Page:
Doubles (bells)

Doubles (bells)

Change ringing is the art of ringing a set of tuned bells in a series of mathematical patterns called "changes". It differs from many other forms of campanology (such as carillon ringing) in that no attempt is made to produce a conventional melody.

Today, change ringing can be found all over the world, performed in a variety of media; but it remains most popular in the context where, in the 17th century, it developed: English church towers. These typically contain a few large bells rigged to swing freely: a ring of bells. The considerable inertias involved mean that each bell usually requires its own ringer. Thus, contrasted with a carillon, in which a large number of bells are struck by hammers, all tied in to a central framework so that one carillonneur can control them all, a set of such bells is comparatively unwieldy— hence the emergence of permutations rather than melody as an organizing principle.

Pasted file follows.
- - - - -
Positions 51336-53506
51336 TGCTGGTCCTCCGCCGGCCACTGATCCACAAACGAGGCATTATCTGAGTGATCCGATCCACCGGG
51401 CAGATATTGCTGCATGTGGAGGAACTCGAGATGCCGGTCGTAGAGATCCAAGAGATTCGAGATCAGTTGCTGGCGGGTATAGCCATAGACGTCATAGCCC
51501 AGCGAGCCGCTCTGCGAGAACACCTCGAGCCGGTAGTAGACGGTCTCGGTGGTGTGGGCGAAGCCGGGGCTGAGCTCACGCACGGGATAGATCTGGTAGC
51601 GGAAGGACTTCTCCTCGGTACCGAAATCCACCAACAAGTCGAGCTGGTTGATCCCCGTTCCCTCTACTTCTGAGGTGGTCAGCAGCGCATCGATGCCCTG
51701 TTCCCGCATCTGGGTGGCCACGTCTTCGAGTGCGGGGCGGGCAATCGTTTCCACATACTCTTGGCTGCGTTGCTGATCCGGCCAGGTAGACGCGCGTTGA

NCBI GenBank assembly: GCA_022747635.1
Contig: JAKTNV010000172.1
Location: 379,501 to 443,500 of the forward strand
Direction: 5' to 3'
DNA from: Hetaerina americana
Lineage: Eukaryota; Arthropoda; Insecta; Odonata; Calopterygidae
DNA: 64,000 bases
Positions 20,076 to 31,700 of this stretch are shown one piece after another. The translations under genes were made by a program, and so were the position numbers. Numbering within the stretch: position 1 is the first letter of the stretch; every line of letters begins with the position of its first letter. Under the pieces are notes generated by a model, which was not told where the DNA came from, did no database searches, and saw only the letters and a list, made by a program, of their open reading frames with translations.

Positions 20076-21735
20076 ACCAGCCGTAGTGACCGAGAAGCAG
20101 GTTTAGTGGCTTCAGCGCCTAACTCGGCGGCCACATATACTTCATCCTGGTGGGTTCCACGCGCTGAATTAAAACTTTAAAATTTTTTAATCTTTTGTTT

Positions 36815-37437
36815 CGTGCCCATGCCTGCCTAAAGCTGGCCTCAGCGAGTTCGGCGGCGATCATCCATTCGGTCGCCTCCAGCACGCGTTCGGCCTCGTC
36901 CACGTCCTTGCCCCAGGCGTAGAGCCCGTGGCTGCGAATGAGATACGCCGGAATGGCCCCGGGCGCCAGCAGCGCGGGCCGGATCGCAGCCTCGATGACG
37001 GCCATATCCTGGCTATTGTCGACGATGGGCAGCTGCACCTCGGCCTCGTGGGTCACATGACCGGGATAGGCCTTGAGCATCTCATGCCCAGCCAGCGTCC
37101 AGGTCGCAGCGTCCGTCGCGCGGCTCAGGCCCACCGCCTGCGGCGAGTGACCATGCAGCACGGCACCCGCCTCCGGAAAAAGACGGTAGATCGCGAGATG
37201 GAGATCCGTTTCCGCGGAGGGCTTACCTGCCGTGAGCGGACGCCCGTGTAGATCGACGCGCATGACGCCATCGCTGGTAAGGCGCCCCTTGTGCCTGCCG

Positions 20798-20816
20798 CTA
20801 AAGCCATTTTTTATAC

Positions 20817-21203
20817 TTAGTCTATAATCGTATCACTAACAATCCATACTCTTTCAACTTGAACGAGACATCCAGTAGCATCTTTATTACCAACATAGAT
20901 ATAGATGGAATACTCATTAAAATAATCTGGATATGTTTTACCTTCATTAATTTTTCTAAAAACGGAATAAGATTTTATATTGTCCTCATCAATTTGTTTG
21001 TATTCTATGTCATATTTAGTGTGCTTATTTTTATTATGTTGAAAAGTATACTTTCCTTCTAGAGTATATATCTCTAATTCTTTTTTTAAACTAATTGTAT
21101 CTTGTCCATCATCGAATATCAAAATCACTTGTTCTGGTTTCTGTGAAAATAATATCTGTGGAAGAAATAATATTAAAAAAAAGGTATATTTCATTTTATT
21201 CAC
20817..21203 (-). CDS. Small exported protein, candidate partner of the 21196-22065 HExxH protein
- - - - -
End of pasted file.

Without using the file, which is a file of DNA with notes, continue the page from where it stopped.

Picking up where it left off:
Read more about Doubles (bells):  The Mechanics of Change Ringing On Tower Bells, Permuting The Bells, History and Modern Culture of Change Ringing, Change Ringing in Literature and Television

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Doubles (bells) - Change Ringing in Literature and Television
... Connie Willis, who frequently and overtly references Sayers in To Say Nothing of the Dog (1997), features bell ringers in her earlier novel Doomsday Book (1992) a group of American women led by a Mrs ... Taylor frequently appears practising for or ringing both handbells and changes ...

Famous quotes containing the word doubles:

    For the poison of hatred seated near the heart doubles the burden for the one who suffers the disease; he is burdened with his own sorrow, and groans on seeing another’s happiness.
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